Chinese Proverb

"Tell me and I'll forget. Show me and I may remember. Involve me and I'll understand." - Chinese Proverb.

Monday, January 23, 2012

Lesson #42 (1/22/12): Etude, Intonation & String Crossings

I had my lesson with Adam a couple hours after Clayton's, and it looks like every Sunday I'll be having two lessons in cello, one in jazz and the other in classical. A very nice cello day indeed! :).

Not overwhelming either, I'm finding the more busy I am at work and school, the more I want to "cello-out." Hhhmmm... I guess it's a form of procrastination for me! Practice the cello or do cello-related stuff (i.e. blogging) instead of homework! :).

We went over Etude and had a few corrections to go over:

  • I know I always write about intonation in my blog entries, and I'm sure a lot of the info is repeated in my previous entries, but I think I just forget about specifics sometimes, and most times, I just can't tell if my intonation is off... I understand the concepts, but my ear hasn't been able to distinguish the minute differences yet, so I think the repetition of intonation correction is just going to occur over and over until my ear finally picks it up! Or until my teacher gets sick of repeating it over and over again! LOL! :). I hope he doesn't, otherwise I won't eventually pick it up. Anyway, if all of this sounds familiar, I apologize because I'm sure I've probably repeated it in a previous post.   
  • For Etude, which is in C Major, the E I normally play in D Major is too flat. Adam mentioned that in C Major the notes need to be more spot on because its more noticeable when its off
    • I remember from a previous lesson when playing in D Major that playing the F# a little bit higher was okay because it was leading up to the tonal center/home and it had to feel like it was going somewhere. I think he mentioned something called tonal expression. I guess in C Major there can't be as much "fudging" in intonation - I wonder if its because it doesn't have any sharps or flats?
  • Anyway, to check whether I am in tune, he wants me to play: 
    • 4th finger on G - play against open G
    • 1st finger on E - play against open G 
      • When playing this, I should remember the hand position to get used to the 1st and 4th finger relationship 
      • Also, if I'm having issues with my my pinky feeling weak, I can move my elbow slightly forward to get more weight into the pinky. This is something I can also do with my extensions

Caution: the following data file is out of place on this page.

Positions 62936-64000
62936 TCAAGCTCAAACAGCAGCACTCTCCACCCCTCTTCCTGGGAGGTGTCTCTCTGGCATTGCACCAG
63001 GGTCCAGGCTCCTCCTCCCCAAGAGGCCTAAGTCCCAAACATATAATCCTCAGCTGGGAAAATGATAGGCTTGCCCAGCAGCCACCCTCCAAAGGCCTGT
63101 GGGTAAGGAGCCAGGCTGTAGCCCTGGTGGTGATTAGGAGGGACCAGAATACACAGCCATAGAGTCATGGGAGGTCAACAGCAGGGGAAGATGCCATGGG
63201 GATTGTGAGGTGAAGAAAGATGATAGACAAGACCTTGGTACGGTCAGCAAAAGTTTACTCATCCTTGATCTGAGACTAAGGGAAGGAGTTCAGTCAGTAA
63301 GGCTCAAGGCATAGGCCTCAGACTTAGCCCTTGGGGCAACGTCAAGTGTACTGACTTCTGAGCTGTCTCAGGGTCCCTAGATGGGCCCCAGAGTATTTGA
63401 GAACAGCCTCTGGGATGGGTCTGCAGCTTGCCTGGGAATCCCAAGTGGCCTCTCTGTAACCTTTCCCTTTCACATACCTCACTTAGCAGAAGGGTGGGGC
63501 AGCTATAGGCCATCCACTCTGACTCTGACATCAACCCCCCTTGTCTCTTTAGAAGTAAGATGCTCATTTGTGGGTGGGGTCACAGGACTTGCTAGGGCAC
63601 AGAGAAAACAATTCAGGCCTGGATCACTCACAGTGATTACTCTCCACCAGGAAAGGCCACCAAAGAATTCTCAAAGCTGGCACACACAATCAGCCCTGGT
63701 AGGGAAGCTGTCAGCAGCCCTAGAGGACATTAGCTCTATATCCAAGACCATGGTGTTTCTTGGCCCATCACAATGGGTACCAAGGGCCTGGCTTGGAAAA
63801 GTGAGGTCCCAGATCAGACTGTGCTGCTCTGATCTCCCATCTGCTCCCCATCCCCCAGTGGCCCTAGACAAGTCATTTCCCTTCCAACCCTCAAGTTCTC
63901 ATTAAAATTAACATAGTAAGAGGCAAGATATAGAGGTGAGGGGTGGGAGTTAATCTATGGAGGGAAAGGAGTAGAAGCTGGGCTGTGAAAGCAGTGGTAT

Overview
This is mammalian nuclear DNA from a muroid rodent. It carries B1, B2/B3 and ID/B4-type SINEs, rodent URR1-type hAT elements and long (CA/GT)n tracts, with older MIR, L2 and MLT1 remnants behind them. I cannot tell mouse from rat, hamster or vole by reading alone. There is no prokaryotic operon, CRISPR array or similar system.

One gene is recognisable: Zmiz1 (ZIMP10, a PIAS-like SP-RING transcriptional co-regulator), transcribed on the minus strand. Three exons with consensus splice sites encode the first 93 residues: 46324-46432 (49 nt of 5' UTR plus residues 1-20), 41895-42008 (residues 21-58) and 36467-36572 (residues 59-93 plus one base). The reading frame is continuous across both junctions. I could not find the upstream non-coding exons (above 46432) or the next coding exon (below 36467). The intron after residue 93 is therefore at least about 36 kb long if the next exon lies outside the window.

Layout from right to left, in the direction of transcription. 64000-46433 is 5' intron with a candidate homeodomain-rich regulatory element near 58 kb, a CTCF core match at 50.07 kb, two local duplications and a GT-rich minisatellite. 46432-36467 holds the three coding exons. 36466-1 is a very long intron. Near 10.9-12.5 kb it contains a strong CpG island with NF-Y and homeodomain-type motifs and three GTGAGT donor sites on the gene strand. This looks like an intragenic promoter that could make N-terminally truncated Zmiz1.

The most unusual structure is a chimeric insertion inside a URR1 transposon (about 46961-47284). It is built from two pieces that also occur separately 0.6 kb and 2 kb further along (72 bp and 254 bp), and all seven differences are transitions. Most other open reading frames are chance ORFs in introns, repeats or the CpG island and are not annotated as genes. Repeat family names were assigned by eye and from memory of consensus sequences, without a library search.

Closer to the bridge & more articulation
  • With this piece I should play a little bit louder and closer to the bridge 
  • We played this together with him doing two different accompaniments. I mentioned that I did NOT like the accompaniment that he preferred because I couldn't hear myself play. He said if I had trouble hearing myself, that may be a good thing because that meant I was in tune!
  • However, this led up to a good point, he recommended when playing with other musicians and instruments, I needed to make sure my notes were more articulated. So for this piece, I really need to make sure that I have my martele bowing down with a good start and stop, otherwise it'll easily blend in with the accompaniment
    • Adam mentioned it's really important to have an articulated sound because its really hard to compete with a grand piano if the bow strokes are in tune with a piano, and a legato-like sound or a stroke that is similar to a piano key stroke, would just get lost. One of the best ways to distinguish notes between a piano and a cello is to have an articulated sound using different bow strokes

String Crossing 
  • I need to revisit the different angles for the string crossings and remember that there is a minimal amount of bow movement 
  • I was having issues when I bowed on the A string and came back to the D string, that my bow was in a different spot. My bow hand also felt less secure after I did the string crossing back to the D string
  • Exercise: String crossings
    • Make sure my bow stays in the same spot
    • Do this at the frog, middle and tip (as many different location to get used to it)

  • Get a BIG sound! 
  • Adam mentioned that my favorite string should be the C string because it can be very robust and beautiful sounding! Right now my favorite string is the G string because it sounds really nice and it's easy for me to move, but I do love the C string as long as I'm not the one playing it! 
    • Currently, I don't like the C string as much because its harder to move, although I've been working on playing the C string so its not as difficult as it was before.
  • I have discovered that I can make a fairly big sound from the C string, but I always feel like it completely over powers the other strings so I always hold back on trying to get a big sound from it.
  • Also, when I first started playing the cello, I didn't like making really big loud sounds and used to play with a mute on all the time, and I feel like I'm having that same issue with my C string right now. I know I can make a loud sound, but I don't particularly want to....I know, I'm weird. Loud sounds scare me! LOL! :). I'll just have to start playing this loud for awhile so I can move on to the next piece - it doesn't look like the next three pieces use the C string. Yaay! :).
    • Wait, I shouldn't be thinking that the C string, I love the C string...

Anyway, Adam finished the recordings of the cello accompaniments and gave them to me on a CD during our lesson, so I'm REALLY EXCITED to do my next recording because I'm going to play it with and without the accompaniment. Unfortunately, I won't be able to do that until next weekend because I'm way too busy with class and work. I signed up for two history classes this semester, which was not very good planning on my part because both classes require a LOT of reading. Not that I don't like to read, but trying to read a lot of pages under a deadline is hard for me to do - so much easier (and quicker) to read when I feel like I have all the time in the world!